Jack: There is no solace in their luxury, only deep despair.
Liz: How do you know so many Indigo Girls songs?


And, of course, Jack is right, because Liz’s new friends turn out to be a fight club, where one night a week they beat the shit out of each other just to feel alive. They even make Liz fight her way out:

“This is very disappointing!” – Liz

Oh my god . . . Im actually alive, right? RIGHT????

Oh my god . . . I'm actually alive, right? RIGHT????

Meanwhile, with Liz gone from TGS, Pete and Jack are trying to hold things together, especially in light of the new sexual harassment policy and Sheinhart Wig Company’s refusal to release Jenna’s Janis Joplin/Janie Jimplin/Janet Jopler biopic, now known as Sing ‘Dem Blues, White Girl: The Jackie Jormp-Jomp Story. In order to have any hope of reviving Jenna’s career, Jack makes her attend the Kids’ Choice Awards (where she must begrudgingly set aside her feud with Raven-Symoné for one day) and they learn during a hilarious In Memoriam montage that, somehow, the entertainment world thinks Jenna is dead. Jack sees this as an opportunity to revive her career and market the movie, because every studio in the country would clamor to release someone’s final film. He asks Jenna to help him fake her death by staying out of the public eye.


“Oh, I can play dead. I watched my entire church group get eaten by a bear.” – Jenna


The new sexual harassment policy insists that employees declare relationships with other employees to their superiors, so Kenneth announces to Jack his intentions to marry Daphne, one of the Tracy Jordan dancers. Only Kenneth has never talked to Daphne and he is shocked/heartbroken/terrified to see DotCom turn up at the office, hand-in-hand with Daphne to declare their relationship to Jack. (At least Kenneth got to declare that he was sexually harassed by Meredith Viera, who made him eat an unripened banana in front of her and told him that pretty boys like him don’t need to read things. Man, I love the imagined life of Meredith Viera on this show.) Taking power into his own hands, Tracy puts an end to the feud between DotCom and Kenneth (for no one shall be denied extra mustard on his watch!), he fires Daphne, and the other dancers refuse to come to work in solidarity, leading Tracy to hire a bunch of female impersonators to dance on the show that week, which will be dedicated entirely to the memory of recently deceased Jenna Moroney.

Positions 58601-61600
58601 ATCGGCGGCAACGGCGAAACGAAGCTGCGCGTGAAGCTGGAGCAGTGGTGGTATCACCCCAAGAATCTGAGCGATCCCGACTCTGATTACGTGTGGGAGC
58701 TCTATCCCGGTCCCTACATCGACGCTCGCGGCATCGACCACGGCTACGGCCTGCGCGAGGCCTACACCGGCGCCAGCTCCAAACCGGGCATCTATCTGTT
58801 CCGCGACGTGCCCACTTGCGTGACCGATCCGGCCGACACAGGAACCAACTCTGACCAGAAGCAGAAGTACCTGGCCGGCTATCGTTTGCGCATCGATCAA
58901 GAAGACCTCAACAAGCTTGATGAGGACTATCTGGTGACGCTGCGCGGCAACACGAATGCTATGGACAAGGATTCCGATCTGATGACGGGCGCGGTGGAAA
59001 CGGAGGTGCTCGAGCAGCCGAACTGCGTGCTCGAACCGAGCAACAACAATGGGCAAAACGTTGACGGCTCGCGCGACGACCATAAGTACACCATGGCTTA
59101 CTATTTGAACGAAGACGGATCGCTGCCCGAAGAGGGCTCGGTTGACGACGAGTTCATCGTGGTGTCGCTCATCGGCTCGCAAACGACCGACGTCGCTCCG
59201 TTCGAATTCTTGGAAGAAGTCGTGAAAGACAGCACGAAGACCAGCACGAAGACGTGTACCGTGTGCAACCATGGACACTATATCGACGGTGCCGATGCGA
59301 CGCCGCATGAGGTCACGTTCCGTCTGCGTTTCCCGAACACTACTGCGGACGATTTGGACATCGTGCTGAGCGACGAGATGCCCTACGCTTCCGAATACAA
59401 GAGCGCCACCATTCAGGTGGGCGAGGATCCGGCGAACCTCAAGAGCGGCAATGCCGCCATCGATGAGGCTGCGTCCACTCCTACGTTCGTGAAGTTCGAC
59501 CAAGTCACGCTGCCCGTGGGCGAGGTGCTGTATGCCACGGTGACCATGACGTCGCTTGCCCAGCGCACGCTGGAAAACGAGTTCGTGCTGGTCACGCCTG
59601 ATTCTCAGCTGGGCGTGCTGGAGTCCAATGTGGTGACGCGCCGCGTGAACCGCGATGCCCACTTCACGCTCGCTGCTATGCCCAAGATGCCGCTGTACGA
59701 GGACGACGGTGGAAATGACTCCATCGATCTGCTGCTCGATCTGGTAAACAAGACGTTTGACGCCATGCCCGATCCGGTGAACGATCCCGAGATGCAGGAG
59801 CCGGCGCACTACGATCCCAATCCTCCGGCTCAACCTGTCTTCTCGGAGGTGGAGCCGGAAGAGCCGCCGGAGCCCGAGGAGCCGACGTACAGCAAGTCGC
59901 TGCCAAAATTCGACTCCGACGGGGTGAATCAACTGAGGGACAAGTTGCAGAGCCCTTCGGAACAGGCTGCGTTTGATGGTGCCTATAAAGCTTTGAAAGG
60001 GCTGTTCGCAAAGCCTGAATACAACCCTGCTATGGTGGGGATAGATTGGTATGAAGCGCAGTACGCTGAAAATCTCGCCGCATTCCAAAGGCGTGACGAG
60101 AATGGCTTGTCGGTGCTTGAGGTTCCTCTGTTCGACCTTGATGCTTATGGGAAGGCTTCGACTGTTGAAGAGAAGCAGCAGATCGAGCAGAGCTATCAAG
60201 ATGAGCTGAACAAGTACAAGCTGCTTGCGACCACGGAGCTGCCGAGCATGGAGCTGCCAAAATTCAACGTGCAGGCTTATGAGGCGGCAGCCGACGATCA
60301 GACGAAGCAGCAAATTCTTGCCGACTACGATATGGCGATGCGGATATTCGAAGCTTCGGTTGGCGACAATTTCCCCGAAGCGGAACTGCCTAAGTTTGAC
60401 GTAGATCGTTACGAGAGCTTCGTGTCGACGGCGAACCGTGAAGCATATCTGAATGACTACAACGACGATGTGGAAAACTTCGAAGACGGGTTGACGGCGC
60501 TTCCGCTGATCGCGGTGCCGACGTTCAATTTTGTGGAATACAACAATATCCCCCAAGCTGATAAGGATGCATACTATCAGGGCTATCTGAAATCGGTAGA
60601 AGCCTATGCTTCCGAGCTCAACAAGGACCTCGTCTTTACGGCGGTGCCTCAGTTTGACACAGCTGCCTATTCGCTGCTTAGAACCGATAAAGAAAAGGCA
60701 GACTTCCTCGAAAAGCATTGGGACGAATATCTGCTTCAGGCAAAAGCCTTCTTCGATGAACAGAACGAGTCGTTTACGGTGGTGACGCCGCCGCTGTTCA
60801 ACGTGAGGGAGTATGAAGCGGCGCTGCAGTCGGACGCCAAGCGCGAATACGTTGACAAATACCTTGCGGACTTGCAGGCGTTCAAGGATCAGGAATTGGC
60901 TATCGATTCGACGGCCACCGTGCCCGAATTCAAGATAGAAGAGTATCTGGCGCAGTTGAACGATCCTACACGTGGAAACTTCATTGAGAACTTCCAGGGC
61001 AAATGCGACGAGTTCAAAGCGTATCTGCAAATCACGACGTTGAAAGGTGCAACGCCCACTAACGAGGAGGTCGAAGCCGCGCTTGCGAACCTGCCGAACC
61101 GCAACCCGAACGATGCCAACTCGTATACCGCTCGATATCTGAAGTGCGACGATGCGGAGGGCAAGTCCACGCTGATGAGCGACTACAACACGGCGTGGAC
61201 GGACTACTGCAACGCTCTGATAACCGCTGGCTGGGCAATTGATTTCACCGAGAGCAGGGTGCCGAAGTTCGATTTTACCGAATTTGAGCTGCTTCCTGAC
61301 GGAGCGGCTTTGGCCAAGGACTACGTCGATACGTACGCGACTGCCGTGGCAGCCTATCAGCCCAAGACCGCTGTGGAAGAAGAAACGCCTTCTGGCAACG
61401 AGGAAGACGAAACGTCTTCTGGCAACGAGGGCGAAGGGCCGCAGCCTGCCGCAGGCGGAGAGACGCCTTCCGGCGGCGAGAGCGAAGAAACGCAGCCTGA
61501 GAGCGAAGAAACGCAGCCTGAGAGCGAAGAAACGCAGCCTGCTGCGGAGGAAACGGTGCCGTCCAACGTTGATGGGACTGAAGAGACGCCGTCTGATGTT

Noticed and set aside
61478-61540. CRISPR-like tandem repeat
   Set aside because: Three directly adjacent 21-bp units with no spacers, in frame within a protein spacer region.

Jenna is thrilled at the prospect of a show dedicated entirely to her, and watched gleefully from the sidelines. That is, until she notices that her real birth year, not the actress year, is listed on her memorial head shot. Unable to bear the thought that people would know she’s actually forty, Jenna sneaks onstage to cover up the year with her hand while singing live, in an Easter-like resurrection miracle. “Sorry, Jack! Totally worth it!” she calls out between soulful notes from her undead vocal chords.

I was very fond of the Jenna and Liz storylines in this episode, but the Tracy-DotCom-Kenneth piece didn’t really add up to anything. But I guess that’s what happens when you put Tracy in charge of something – the pieces just don’t add up. Firing Daphne didn’t really solve anything, and led us to a sight gag that never came to fruition. We should have seen those dancers again, in full force, preferably in a highly choreographed dance number in memoriam of Jenna, but we didn’t. Alas.

“Heavy is the head that eats the crayons.” – Tracy